When I Think About the Lord
Piano tutorial


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When I think About the Lord is a beautiful and inspiring song that I hope you will enjoy learning. In this song we will get to reinforce some concepts such as slash/chords, the 2-5-1 progression, extended chords and modulation/transposition.

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By learning this song, not only will you have added a great new tune to your praise and worship song list but you will re-enforce some valuable keyboard and theory skills as well.

If you are accompanying a singer or singing this yourself this lesson will give you a feel for how to successfully and easily play a great sounding chord foundation.

If you, like me are a "ear player" you know the first step is listening to the song while paying special attention to how the keyboard parts are played

The object is not to get every note and rhythmic nuance exactly but more to listen to the root motion (Bass part ) and the general feel of the part.

The video below is a good representation of a typical arrangement.

Concepts used in this song.

Slash Chords:

Slash chords i.e.  Bb/D, F/A etc., are chords that indicate a different bass, root note or inversion of a particular chord. For more information on slash chords you can review the lesson on slash chords.

The ii, V, I chord progression.

This song, like many others you will encounter frequently uses the 2,5,1, root motion. Because this motion is so common you may want to check out the lesson on Common Chord Progressions for a more in depth explanation and helpful finger exercises.


Diatonic Chords.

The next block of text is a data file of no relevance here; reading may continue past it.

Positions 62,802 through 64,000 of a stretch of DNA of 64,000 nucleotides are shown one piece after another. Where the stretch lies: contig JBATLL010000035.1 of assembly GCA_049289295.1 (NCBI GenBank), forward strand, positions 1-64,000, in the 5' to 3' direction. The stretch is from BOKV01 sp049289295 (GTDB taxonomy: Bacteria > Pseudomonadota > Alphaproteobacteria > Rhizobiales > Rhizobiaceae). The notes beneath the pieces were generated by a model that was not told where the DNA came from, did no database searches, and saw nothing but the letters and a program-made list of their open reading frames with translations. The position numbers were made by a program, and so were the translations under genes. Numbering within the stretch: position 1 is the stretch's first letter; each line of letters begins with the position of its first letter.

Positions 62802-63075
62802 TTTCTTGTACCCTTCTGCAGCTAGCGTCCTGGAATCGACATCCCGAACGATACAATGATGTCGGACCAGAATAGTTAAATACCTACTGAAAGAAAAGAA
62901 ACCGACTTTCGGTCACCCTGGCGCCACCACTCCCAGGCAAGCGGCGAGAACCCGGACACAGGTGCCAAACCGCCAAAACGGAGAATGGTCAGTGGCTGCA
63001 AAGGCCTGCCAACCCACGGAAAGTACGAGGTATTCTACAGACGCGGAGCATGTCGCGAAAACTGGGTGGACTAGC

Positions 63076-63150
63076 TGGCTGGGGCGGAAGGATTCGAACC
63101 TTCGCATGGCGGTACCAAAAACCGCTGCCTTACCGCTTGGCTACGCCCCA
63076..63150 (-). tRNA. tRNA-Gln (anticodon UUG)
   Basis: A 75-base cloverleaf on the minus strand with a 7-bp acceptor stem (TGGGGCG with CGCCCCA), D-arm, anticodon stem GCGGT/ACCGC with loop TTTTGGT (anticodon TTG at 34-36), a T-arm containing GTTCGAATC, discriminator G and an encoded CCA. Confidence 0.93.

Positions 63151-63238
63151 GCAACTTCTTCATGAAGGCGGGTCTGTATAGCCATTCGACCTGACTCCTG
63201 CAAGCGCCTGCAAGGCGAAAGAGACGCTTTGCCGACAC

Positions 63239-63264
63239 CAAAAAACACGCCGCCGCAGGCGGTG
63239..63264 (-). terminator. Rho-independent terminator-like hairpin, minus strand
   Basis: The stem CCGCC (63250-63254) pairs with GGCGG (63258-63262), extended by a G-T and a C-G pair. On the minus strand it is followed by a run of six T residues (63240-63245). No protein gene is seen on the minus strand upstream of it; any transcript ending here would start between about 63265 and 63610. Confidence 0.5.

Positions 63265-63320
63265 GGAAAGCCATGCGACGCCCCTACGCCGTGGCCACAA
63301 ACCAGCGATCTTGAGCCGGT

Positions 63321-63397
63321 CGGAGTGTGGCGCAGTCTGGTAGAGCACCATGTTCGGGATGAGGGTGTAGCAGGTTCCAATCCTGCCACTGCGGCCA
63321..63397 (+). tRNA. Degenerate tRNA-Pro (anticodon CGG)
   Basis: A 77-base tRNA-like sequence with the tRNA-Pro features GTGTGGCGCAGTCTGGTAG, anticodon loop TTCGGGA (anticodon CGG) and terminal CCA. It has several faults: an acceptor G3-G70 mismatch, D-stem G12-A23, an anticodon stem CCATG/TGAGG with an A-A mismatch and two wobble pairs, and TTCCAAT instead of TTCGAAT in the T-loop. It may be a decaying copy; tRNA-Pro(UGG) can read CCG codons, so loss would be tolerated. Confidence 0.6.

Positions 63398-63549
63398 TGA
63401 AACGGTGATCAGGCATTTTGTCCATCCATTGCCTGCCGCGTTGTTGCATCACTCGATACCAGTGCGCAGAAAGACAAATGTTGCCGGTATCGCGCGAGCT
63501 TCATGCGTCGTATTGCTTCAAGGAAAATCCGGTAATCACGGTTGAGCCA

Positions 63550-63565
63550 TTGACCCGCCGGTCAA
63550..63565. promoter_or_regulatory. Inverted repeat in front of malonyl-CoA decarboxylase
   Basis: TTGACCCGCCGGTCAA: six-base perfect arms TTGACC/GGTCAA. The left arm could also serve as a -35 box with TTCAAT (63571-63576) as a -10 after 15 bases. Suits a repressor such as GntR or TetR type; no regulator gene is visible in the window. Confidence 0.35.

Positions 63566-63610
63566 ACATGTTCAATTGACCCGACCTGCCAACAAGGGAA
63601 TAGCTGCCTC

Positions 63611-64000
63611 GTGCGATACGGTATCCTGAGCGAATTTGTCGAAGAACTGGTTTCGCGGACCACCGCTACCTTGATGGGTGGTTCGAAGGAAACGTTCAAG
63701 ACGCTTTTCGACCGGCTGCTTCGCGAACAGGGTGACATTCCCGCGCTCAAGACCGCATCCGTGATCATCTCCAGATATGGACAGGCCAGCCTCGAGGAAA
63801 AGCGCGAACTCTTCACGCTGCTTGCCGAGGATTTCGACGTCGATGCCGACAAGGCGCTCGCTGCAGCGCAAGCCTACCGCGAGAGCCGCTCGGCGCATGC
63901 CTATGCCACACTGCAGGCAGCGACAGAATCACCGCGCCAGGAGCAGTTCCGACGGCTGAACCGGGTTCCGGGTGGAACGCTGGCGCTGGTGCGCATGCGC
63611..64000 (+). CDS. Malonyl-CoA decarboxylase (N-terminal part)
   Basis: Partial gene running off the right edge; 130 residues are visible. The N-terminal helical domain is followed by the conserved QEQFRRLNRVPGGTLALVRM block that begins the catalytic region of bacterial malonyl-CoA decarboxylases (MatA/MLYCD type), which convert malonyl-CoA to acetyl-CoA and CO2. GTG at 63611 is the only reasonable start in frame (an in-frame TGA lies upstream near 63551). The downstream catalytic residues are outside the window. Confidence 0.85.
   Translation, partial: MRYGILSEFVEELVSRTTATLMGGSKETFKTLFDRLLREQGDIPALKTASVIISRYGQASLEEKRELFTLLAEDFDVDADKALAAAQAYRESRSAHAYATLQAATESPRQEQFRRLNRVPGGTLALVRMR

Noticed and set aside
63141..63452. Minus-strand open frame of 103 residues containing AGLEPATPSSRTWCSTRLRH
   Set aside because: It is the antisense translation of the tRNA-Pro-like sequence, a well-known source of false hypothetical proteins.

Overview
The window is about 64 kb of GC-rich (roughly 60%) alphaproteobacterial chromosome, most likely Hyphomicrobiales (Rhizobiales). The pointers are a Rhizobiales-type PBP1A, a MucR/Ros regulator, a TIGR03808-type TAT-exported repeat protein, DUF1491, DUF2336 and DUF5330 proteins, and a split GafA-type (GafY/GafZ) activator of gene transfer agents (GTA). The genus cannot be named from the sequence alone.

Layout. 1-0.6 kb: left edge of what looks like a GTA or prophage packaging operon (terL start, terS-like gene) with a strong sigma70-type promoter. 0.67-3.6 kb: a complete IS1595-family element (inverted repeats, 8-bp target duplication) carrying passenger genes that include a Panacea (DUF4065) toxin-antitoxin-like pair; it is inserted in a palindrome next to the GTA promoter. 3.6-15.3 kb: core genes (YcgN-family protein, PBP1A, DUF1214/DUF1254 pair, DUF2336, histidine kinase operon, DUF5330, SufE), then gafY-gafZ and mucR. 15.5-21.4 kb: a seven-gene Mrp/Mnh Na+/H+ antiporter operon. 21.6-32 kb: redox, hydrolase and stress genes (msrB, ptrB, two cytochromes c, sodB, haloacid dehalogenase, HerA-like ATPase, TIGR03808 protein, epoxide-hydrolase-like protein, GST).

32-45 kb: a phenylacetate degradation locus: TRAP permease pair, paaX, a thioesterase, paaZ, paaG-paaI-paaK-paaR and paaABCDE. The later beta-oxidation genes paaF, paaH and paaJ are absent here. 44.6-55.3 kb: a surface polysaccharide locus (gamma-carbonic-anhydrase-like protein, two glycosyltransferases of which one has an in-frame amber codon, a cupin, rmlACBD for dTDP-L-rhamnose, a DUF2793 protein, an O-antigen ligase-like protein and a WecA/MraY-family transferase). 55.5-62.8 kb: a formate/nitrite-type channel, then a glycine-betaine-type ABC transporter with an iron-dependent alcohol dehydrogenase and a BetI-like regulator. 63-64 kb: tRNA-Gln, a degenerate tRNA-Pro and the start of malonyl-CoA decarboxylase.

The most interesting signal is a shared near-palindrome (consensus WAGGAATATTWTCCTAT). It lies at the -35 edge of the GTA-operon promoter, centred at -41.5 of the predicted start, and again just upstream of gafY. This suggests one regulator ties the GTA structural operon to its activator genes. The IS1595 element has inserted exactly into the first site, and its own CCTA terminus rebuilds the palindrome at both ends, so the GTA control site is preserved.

Diatonic chords are those chords that are naturally related to a given key. They are built on the seven notes of the major scale which is also called a diatonic scale.

"When I think About the Lord' uses only diatonic chords in this particular arrangement, in the keys of Eb and F major. For more help check out the free lesson on Diatonic chords.

Transposition/Modulation

In music transposition refers to the process, or operation, of moving a collection of notes  up or down in pitch by a constant interval.

The main reason that you might have for doing this it to accompany yourself or others when a particular song is in a difficult key to sing, either too high or too low.

Modulations happen often in popular music and often at emotional intensity and variety to repetitive chord progressions often found in contemporary worship music. "When I think about the Lord" is a good example of this usage.

For the most part if you are an aspiring ear player you will be looking to find what chords you should be playing in the new key.

The process of transposing music for this reason is not at all that difficult but as with everything it will take a little knowledge and practice.

For more help with this concept check out the free lesson on transposing music.

The chord chart below gives you the harmonic outline of the song in the keys of Eb and F major.

In the video below you can see how you might approach these chords in a simple manner and possibly expand that knowledge to your own skill level and taste.

Best Home Study for "Ear Players"

After checking out dozens of home study courses that teach you to play by ear and focus on chord progressions I am convinced that the folks at Hear and Play have the best, most well rounded program available for just about all styles of music from Gospel to Jazz. Read my review or visit Hear and Play for more information.

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If you have any questions, suggestions, or ideas for future lessons feel free to Contact Me.

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